Doug Williams Case Update

The federal trial of Doug Williams for teaching people how to pass a polygraph, which had been scheduled to begin on Tuesday, 14 April 2015, has been moved to Tuesday, 12 May 2015. Williams’ attorney, Stephen H. Buzin, requested the continuance, citing among other things the receipt of 425 pages of new discovery materials from the U.S. government and the expectation that additional discovery materials would be delivered in coming weeks. In an order dated 25 March 2015, Chief United States District Judge Vicki Miles LaGrange issued an order granting the request, which was unopposed by the U.S. government.

Williams is featured prominently in two recent news columns. In “Insidious Orwellian Machines,” VICE Magazine co-founder Gavin McInnes, who met with Williams last August, writes about his interactions with Williams, his success in beating the polygraph for a television pilot, and his concern about the civil liberties aspect of the upcoming trial.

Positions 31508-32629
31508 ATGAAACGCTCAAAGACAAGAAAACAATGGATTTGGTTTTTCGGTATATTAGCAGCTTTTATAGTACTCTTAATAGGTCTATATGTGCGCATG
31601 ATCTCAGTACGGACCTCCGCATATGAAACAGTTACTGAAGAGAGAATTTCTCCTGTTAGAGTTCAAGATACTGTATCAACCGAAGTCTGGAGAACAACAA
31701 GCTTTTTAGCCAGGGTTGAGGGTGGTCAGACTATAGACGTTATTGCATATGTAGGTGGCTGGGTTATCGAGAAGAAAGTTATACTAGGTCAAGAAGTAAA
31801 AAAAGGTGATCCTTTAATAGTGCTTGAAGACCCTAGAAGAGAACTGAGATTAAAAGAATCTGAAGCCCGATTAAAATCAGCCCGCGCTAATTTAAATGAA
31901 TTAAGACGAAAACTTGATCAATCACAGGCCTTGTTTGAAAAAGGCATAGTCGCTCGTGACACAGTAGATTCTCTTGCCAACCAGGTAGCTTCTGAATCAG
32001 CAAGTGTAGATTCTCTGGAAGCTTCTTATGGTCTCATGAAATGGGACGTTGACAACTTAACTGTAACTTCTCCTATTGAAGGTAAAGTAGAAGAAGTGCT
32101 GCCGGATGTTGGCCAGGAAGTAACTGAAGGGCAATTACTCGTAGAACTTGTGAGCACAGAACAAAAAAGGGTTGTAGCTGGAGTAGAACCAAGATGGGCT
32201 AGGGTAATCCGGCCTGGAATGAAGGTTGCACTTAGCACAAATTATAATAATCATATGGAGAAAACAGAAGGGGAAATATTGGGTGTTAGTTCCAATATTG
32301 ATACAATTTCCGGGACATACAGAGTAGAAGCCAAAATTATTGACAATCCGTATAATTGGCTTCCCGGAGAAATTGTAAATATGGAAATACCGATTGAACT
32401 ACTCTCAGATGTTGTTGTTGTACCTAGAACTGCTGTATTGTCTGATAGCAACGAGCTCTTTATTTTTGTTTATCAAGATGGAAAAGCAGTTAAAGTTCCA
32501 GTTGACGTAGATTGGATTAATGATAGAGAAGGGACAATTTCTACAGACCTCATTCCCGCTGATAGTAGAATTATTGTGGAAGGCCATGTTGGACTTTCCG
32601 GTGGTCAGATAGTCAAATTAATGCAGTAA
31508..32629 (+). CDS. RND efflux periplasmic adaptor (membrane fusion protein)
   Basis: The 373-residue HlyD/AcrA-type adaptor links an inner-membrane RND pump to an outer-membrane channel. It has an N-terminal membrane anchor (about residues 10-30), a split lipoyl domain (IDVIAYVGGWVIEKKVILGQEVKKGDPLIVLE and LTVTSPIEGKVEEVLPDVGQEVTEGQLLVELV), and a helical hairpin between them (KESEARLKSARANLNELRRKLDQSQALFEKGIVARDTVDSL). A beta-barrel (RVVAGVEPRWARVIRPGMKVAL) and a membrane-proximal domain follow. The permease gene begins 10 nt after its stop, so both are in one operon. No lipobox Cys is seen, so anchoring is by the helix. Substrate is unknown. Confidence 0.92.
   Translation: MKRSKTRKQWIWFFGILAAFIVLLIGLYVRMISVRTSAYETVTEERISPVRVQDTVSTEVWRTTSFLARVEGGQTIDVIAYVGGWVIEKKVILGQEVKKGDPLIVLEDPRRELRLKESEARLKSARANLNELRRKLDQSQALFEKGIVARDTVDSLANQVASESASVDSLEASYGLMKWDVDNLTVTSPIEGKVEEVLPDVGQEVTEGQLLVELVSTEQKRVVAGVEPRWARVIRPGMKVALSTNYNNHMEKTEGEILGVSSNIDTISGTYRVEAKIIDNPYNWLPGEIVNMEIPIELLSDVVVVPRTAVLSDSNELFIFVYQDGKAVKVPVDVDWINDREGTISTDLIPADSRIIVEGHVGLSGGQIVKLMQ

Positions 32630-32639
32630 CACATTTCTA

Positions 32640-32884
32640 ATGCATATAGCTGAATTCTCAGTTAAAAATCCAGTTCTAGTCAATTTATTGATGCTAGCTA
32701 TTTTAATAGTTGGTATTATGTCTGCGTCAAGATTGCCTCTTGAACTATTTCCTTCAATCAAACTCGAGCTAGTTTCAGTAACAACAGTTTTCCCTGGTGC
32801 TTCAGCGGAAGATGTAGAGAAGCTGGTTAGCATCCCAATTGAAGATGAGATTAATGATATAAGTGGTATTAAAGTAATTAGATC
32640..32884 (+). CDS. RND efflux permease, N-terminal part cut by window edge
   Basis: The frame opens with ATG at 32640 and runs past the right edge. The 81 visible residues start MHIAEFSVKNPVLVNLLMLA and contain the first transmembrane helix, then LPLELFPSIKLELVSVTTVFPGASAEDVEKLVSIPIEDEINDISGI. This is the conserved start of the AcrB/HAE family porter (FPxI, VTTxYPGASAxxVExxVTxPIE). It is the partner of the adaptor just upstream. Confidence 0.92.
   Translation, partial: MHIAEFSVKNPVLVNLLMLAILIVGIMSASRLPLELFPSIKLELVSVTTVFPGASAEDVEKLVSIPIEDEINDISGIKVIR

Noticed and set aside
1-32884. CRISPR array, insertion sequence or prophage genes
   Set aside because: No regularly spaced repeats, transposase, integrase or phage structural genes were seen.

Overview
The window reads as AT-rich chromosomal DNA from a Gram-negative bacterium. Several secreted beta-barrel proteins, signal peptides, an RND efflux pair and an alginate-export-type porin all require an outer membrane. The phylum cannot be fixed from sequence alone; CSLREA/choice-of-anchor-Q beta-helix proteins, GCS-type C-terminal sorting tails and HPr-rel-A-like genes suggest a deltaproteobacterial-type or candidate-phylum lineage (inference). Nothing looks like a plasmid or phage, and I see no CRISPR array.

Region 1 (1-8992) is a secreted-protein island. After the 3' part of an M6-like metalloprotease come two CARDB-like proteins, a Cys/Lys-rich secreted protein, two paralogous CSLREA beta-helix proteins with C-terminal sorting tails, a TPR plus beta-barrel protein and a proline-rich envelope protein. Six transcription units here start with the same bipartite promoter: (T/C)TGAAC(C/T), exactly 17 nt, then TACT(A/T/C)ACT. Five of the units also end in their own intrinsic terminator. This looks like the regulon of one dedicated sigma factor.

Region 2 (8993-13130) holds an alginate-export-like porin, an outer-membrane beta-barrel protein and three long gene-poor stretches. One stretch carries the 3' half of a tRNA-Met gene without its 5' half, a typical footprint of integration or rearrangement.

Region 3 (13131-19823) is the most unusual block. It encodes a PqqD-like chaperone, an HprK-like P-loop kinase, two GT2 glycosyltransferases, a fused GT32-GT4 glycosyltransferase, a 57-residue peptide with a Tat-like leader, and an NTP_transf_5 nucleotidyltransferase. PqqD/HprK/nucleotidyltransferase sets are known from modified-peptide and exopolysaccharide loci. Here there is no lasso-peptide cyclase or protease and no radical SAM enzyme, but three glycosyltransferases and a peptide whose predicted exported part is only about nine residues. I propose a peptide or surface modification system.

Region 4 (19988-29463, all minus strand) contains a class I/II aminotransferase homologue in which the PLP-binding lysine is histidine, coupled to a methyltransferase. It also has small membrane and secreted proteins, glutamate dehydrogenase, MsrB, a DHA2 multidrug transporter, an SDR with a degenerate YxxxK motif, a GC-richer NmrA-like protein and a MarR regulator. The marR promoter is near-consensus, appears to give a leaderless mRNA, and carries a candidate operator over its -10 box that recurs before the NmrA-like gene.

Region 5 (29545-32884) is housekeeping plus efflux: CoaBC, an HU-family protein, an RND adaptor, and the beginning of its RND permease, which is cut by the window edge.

And in “How to Beat a Polygraph Test,” published in this Sunday’s New York Times Magazine, Malia Wollan succinctly explains how to do precisely that, based on Doug Williams’ instructions.

One thought on “Doug Williams Case Update”

  1. We have come to a very pathetic point when free speech is suppressed by such a nonsense legal case. Anyone should be free to teach anything about technology publicly as the implications of denying that right are dire. For example suppose I am trying to develop a better polygraph system that is harder to beat. In order to do that I would need to know quite a bit about how people beat existing polygraph machines. With that knowledge being illegal to share the progress in polygraph machines would stop dead in its tracks. Secrecy in itself is a weapon of war and secrecy can strike down innocents caught in the line of fire. I think the entire world needs to be far more open to public view.

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